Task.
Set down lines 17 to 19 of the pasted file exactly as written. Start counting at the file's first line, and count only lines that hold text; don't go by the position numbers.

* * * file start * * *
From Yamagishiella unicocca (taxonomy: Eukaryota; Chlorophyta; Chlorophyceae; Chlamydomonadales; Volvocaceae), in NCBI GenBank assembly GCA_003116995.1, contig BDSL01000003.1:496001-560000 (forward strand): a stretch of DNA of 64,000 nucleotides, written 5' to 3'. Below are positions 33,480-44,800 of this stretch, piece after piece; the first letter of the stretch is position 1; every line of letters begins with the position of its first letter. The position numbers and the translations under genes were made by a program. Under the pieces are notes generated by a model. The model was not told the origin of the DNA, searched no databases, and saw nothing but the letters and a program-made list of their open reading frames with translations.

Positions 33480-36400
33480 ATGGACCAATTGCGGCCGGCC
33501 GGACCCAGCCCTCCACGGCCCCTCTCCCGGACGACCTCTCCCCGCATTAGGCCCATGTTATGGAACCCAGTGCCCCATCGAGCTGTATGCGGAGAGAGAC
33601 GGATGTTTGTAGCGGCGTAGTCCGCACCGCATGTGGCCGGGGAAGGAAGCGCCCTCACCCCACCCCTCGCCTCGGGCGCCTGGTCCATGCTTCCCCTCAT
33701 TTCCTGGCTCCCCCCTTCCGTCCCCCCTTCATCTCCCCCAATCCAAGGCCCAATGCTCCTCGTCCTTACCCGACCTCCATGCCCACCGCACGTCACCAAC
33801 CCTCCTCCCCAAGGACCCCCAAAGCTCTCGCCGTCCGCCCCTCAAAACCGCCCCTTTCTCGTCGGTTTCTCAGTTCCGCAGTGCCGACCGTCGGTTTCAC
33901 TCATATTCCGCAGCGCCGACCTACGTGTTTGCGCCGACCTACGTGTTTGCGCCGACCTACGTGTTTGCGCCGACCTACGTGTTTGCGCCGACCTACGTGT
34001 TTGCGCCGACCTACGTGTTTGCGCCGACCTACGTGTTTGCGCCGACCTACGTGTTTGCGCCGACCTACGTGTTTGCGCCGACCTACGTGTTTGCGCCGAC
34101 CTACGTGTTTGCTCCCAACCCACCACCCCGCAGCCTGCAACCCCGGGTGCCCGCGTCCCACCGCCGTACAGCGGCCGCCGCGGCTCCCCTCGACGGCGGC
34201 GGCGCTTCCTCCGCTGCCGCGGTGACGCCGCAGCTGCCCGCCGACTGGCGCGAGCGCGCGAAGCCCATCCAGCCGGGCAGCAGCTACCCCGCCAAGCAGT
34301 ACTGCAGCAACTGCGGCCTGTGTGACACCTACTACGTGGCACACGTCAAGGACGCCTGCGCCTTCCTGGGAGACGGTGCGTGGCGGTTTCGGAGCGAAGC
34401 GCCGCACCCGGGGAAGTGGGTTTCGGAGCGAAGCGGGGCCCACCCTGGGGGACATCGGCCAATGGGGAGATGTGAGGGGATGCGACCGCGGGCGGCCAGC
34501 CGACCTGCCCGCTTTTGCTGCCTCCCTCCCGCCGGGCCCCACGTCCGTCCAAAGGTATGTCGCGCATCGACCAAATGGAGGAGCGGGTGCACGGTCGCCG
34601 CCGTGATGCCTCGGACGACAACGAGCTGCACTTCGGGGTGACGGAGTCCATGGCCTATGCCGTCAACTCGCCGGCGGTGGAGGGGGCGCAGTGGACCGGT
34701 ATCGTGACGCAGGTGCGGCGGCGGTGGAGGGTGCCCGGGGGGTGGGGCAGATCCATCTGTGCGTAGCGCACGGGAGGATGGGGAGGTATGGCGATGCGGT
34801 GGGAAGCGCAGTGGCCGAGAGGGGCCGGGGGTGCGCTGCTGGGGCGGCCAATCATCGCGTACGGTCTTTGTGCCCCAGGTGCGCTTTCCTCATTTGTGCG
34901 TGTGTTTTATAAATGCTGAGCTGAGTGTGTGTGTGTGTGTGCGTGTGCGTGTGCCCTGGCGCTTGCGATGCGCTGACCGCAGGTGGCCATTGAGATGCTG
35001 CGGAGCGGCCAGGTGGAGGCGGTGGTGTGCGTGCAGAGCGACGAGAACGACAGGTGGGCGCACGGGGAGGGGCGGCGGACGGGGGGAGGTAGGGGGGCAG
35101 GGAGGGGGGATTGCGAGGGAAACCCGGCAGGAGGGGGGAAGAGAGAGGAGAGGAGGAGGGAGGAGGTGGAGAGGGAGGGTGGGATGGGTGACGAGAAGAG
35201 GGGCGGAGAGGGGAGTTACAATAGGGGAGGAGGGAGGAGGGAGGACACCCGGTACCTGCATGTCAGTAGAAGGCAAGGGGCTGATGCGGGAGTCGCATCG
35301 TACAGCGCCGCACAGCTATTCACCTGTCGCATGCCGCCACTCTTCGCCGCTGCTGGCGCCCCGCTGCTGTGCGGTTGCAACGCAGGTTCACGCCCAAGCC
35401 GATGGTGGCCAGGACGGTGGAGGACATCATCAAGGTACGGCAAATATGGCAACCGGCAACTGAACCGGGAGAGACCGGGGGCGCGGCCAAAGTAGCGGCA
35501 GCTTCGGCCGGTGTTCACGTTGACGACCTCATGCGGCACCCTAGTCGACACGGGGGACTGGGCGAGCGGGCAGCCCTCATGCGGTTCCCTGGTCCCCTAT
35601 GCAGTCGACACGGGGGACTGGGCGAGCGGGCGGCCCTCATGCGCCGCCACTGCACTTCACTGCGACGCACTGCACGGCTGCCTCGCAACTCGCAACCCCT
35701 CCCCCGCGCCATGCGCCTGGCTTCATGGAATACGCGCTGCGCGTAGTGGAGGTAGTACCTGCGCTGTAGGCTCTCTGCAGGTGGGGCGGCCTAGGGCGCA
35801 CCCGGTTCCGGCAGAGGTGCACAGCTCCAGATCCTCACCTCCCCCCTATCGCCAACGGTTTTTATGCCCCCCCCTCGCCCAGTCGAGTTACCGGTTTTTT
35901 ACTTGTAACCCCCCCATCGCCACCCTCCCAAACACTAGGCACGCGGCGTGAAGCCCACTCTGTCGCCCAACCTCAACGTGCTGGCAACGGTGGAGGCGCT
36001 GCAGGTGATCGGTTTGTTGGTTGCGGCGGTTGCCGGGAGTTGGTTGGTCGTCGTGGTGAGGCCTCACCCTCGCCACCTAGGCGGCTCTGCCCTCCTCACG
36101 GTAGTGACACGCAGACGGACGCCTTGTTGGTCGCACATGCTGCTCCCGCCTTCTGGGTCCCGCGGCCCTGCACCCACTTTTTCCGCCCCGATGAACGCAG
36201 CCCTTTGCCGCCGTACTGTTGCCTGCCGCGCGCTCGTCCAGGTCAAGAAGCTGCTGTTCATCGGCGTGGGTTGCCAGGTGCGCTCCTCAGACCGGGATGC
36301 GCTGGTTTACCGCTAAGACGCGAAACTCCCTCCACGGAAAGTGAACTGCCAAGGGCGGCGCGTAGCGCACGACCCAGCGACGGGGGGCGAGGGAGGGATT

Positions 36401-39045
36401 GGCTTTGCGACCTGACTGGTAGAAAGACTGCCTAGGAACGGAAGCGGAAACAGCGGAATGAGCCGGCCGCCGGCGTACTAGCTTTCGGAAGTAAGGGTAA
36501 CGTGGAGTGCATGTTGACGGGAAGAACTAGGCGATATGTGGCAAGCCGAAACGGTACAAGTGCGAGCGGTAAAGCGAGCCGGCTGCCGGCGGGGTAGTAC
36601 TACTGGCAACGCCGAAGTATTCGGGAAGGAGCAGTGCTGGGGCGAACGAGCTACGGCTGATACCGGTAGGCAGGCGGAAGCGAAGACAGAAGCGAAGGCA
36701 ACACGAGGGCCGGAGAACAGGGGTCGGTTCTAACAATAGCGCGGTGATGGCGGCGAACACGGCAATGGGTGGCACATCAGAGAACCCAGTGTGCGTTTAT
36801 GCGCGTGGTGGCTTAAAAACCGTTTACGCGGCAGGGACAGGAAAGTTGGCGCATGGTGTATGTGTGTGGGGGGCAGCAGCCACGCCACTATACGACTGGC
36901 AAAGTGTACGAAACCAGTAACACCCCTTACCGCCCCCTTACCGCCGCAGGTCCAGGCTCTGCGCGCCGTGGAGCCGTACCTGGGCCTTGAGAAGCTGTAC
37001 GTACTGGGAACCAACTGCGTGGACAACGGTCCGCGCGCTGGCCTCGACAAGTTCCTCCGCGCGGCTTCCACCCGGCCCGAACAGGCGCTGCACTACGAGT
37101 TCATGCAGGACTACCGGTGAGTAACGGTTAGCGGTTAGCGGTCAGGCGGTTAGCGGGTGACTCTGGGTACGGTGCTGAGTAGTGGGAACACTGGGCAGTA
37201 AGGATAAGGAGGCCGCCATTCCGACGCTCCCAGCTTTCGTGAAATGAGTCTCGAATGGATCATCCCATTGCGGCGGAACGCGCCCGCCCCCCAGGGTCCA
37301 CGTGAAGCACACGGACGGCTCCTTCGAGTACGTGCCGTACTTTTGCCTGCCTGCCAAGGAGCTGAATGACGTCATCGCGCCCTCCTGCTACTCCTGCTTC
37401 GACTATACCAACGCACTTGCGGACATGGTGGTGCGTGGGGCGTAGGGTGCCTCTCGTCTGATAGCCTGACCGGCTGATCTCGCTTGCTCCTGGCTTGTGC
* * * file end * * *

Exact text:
34801 GGGAAGCGCAGTGGCCGAGAGGGGCCGGGGGTGCGCTGCTGGGGCGGCCAATCATCGCGTACGGTCTTTGTGCCCCAGGTGCGCTTTCCTCATTTGTGCG
34901 TGTGTTTTATAAATGCTGAGCTGAGTGTGTGTGTGTGTGTGCGTGTGCGTGTGCCCTGGCGCTTGCGATGCGCTGACCGCAGGTGGCCATTGAGATGCTG
35001 CGGAGCGGCCAGGTGGAGGCGGTGGTGTGCGTGCAGAGCGACGAGAACGACAGGTGGGCGCACGGGGAGGGGCGGCGGACGGGGGGAGGTAGGGGGGCAG